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Author Topic:   GPS Antenna Location On 17-footer
SpeedBump posted 01-06-2006 11:49 AM ET (US)   Profile for SpeedBump   Send Email to SpeedBump  
I'll be installing a Standard Horizon CP150C GPS Chart Plotter on my Nauset and have a few questions for those with experience with this type of installation.

Where is the preferred location for the antenna?

Boat has rail mounted VHF antenna on Starboard side rail at the stern and original stern light on port side transom.

I do have a Mills Sun Top with steel rails but I do not think that would interfere as it never adversely affected my Garmnin 76s with internal antenna.

I can't mount on top rail of windshield frame as I use a full mooring cover and consol cover that may damage the antenna when snapped tight, or the antenna may damage the covers when pullled tight.

I have been thinking somewhere on the top edge of transom on a low bracket or top of console deck by removing the plastic dome extension that accepts the 1" 14-tpi mounting bracket and flush mounting through the consol top but I would prefer not to drill the mahogany top and have yet another hole.

Is it OK to coil the extra antenna cable in the console? Will it affect GPS receiver performance? Cable is 30-feet long.

If the GPS antenna cable is run through the rigging tunnel can it be run next to the VHF antenna transmission line without one interfering with the other? I recall reading some where here that this may pose problems if the cables are to close to each other.

Suggestions are appreciated.

where2 posted 01-06-2006 12:57 PM ET (US)     Profile for where2  Send Email to where2

Never understood why the factory didn't have an internal antenna option. Under the bimini is not a problem... photos of my 15' Sport...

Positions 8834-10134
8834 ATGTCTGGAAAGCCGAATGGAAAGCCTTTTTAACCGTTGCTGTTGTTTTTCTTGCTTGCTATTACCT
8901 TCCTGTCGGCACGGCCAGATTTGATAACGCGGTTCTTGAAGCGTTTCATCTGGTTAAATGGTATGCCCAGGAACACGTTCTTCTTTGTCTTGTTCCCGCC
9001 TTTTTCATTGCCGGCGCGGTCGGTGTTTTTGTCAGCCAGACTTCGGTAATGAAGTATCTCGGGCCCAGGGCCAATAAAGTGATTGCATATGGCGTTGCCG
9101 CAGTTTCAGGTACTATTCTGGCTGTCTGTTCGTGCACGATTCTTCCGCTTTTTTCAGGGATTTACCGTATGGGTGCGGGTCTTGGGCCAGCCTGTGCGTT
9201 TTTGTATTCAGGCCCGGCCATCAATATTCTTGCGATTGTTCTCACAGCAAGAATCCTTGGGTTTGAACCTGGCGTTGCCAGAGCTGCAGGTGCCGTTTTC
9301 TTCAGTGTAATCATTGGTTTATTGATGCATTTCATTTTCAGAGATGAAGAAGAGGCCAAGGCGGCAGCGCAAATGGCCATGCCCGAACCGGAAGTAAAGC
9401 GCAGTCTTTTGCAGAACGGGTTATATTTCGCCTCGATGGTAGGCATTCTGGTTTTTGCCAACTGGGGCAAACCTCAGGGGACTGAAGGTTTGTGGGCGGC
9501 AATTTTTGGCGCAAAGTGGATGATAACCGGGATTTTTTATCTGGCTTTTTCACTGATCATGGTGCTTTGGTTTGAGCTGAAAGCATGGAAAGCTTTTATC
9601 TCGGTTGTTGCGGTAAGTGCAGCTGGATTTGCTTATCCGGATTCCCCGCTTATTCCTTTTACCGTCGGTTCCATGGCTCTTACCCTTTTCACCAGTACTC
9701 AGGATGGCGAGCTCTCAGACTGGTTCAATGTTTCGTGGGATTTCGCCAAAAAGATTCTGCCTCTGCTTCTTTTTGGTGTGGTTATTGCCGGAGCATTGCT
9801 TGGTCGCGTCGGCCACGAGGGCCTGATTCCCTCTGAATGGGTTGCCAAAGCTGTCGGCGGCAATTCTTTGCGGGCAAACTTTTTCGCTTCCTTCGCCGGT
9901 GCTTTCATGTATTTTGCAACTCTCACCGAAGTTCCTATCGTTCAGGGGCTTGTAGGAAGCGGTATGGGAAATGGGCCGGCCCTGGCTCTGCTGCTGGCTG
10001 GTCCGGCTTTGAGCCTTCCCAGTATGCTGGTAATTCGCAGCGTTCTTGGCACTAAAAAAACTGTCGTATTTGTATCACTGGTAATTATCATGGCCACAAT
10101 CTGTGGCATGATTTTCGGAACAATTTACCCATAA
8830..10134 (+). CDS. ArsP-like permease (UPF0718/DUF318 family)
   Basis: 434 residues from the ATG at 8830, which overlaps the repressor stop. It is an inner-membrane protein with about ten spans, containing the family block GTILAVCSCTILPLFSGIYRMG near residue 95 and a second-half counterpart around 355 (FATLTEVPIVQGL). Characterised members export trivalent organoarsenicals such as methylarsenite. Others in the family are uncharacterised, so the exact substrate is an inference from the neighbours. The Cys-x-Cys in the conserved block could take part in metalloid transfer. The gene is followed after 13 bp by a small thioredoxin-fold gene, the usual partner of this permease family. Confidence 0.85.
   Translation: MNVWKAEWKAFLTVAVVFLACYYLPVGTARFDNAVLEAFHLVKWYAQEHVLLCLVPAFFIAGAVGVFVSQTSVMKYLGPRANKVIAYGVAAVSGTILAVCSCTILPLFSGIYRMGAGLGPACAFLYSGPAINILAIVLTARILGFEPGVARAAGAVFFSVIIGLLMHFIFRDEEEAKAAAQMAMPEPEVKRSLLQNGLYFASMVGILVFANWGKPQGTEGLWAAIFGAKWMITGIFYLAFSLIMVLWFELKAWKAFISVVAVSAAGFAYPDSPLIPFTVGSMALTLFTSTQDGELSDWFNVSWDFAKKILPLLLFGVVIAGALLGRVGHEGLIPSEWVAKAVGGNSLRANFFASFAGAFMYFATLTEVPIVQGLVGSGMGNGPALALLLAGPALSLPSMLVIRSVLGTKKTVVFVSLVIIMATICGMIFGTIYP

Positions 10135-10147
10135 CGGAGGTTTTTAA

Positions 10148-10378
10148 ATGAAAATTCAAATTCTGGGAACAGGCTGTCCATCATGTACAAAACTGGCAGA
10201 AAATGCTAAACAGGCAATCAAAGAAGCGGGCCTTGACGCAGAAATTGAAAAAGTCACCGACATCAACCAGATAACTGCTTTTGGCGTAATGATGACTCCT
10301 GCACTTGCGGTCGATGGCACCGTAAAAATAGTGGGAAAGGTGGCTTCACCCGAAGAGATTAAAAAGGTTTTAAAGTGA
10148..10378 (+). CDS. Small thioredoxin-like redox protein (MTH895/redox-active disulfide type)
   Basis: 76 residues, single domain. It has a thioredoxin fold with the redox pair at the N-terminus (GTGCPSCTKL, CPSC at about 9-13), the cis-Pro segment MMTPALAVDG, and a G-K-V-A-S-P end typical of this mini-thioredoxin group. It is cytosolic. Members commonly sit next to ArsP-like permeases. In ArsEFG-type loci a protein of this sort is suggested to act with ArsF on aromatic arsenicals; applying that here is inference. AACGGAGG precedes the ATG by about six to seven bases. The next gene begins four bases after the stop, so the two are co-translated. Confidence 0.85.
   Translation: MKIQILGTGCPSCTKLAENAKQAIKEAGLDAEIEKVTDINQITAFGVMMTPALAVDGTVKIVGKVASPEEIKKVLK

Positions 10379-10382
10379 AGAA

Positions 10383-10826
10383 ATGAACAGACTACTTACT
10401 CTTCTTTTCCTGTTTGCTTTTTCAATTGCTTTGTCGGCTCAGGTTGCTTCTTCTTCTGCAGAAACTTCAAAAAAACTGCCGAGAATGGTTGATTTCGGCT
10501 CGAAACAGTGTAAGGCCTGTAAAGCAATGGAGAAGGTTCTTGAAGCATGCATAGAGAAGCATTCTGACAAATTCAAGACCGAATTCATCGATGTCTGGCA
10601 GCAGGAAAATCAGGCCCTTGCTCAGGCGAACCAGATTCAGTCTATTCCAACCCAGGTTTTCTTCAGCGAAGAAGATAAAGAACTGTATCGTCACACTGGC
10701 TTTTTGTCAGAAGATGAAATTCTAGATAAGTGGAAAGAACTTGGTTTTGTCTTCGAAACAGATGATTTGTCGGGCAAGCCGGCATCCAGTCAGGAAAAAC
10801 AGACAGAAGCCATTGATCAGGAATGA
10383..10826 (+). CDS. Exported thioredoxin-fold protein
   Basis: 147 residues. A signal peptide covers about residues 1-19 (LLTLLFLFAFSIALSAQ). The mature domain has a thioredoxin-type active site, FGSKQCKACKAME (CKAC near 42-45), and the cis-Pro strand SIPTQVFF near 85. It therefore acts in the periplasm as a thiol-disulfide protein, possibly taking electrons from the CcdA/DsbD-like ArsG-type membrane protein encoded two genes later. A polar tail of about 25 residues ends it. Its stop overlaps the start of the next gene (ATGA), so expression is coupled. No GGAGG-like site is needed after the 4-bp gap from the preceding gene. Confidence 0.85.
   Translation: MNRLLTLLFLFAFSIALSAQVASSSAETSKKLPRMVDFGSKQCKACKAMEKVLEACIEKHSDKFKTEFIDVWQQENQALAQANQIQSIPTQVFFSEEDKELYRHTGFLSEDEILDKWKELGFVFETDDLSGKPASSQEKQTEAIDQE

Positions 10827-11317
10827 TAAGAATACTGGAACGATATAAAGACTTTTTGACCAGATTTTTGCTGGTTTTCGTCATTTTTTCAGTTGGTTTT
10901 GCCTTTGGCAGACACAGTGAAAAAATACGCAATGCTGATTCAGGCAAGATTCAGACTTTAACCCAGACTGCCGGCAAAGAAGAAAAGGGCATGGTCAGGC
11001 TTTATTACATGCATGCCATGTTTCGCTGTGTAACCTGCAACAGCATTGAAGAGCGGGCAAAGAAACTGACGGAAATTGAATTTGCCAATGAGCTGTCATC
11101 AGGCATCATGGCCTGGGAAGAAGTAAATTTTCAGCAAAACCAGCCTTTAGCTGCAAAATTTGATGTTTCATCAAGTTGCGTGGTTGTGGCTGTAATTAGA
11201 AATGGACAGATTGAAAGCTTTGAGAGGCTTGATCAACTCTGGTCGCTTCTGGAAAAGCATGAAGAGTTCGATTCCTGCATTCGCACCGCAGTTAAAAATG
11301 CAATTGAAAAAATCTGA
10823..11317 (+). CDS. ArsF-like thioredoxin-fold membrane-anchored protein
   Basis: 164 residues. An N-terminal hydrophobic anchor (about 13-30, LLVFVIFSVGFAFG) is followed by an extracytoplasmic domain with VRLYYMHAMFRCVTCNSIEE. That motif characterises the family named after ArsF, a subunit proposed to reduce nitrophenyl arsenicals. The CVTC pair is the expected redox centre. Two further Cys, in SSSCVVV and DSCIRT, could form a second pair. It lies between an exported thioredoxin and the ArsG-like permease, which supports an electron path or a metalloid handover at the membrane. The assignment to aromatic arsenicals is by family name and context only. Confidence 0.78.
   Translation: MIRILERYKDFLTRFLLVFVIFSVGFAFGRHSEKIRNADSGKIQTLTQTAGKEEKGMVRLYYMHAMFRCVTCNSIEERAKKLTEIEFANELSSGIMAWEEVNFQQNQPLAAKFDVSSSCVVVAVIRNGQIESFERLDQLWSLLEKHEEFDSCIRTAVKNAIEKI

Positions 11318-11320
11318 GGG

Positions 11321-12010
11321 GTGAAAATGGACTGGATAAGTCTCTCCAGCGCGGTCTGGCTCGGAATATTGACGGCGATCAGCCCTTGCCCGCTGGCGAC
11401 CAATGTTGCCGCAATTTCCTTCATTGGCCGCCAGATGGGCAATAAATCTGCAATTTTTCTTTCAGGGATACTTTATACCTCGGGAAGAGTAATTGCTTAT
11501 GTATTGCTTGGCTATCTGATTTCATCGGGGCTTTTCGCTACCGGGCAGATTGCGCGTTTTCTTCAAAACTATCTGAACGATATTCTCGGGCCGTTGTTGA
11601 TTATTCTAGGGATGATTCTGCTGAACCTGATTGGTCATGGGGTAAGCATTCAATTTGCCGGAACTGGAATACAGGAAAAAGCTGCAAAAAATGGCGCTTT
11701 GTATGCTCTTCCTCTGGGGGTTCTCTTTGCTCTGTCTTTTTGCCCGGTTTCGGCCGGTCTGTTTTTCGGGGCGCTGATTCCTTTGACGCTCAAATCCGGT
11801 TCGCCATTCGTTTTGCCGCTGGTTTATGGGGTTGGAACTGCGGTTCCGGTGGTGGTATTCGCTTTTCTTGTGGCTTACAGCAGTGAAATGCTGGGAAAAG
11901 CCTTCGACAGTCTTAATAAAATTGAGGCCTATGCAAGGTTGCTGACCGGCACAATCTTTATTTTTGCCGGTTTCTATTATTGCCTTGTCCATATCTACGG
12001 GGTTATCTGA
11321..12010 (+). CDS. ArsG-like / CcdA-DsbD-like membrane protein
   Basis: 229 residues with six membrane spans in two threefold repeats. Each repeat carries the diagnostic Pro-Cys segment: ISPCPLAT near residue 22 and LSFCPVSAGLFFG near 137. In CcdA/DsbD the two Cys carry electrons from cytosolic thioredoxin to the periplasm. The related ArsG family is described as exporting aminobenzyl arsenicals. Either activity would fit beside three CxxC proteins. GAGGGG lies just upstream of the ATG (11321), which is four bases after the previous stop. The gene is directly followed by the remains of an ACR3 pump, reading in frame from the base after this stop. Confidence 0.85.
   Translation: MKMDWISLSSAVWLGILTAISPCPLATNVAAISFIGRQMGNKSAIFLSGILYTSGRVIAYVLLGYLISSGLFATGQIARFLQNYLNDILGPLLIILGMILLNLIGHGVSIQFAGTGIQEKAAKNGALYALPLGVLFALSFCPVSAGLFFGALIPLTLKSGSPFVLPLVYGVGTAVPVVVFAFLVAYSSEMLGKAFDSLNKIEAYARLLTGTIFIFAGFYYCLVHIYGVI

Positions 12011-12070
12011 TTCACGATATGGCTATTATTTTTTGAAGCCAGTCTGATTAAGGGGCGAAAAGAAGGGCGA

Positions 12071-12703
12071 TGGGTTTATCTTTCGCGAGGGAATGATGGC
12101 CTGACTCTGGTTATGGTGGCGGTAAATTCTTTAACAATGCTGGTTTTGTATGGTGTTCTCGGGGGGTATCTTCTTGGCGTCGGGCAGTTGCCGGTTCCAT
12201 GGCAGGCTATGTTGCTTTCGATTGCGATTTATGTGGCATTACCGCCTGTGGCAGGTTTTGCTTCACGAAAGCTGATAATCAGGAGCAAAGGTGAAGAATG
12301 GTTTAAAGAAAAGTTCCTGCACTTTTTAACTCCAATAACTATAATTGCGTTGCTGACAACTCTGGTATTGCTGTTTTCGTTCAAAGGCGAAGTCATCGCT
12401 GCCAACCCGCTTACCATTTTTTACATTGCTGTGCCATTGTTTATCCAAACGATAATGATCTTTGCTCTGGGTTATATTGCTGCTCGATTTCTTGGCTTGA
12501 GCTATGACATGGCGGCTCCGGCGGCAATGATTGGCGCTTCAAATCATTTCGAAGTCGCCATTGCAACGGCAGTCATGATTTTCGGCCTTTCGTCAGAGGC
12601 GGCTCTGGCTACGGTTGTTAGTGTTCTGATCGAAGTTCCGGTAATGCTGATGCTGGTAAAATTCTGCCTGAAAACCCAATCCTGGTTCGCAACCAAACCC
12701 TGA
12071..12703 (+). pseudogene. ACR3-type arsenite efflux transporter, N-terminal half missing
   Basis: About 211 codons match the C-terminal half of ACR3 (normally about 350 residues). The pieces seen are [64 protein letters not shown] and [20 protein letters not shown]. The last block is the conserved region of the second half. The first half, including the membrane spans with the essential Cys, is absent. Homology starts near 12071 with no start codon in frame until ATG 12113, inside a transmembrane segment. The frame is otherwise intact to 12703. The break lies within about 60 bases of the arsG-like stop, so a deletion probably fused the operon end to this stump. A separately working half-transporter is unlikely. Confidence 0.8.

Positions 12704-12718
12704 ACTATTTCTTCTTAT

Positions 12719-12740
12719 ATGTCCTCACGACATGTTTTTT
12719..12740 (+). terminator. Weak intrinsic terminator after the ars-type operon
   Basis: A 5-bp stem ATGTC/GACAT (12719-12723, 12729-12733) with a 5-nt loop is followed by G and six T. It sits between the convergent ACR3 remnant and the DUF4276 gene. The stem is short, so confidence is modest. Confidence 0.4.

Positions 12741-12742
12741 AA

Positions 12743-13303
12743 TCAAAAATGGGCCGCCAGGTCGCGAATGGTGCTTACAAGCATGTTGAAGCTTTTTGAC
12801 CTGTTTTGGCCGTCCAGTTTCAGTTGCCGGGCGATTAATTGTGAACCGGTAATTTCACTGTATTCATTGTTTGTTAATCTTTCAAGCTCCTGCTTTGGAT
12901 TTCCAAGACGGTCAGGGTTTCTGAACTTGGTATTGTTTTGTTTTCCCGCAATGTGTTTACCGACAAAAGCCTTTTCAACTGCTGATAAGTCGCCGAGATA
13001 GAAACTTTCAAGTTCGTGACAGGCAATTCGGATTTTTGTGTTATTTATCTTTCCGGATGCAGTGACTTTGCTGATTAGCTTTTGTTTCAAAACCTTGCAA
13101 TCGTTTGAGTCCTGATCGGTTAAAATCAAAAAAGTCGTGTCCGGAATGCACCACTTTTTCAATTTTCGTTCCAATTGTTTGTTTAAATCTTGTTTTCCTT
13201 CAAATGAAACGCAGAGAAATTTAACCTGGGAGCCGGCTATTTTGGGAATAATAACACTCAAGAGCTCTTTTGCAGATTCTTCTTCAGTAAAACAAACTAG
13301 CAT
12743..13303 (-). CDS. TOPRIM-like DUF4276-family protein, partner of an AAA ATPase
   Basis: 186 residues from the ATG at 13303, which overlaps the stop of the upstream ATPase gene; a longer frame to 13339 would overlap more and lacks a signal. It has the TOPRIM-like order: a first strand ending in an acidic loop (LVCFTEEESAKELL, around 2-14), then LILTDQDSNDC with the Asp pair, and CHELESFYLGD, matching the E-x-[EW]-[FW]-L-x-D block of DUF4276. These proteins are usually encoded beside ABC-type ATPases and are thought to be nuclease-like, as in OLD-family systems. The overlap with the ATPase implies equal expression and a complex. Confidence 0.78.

SpeedBump posted 01-06-2006 01:29 PM ET (US)     Profile for SpeedBump  Send Email to SpeedBump     
Where2 - that looks like a great arrangement, what did you use for the antenna bracket and how is it attached to the unit? Clearly coiling the antenna wire does not affect the function.

ALso, where did you get the dual unit mounting bracket

Jerry Townsend posted 01-06-2006 07:55 PM ET (US)     Profile for Jerry Townsend  Send Email to Jerry Townsend     
Speedbump - I have an 17 Outrage and planned on mounting the antenna of the Standard Horizon 160 or 170 1GPS chartplotter on the windshield frame this spring. I will make a special bracket - semi-circular (1/2 of a 1"dia ss tube) which is clamped (two ss radiator hose) to the center vertical windshield frame member, a 1" dia tube about 5 - 6 inches long welded at a 90 deg angle to the semi-circular piece, and a ss threaded vertical tube/pipe welded to the end of the 5 - 6 inch long section. This last piece is threaded (1" X 14tpi) to accept the antenna. A hole would have to be drilled in the 5 - 6 inch long piece to allow the cable to be fed through. I can e-mail you a sketch of this bracket if desired. I do my own welding - but a welding shop might charge $30 or so to make this thing.

The cable can be coiled up without problems. The cable must not be cut - the 30 foot length cable is effectively a part of the antenna and required for proper operation of the GPS system.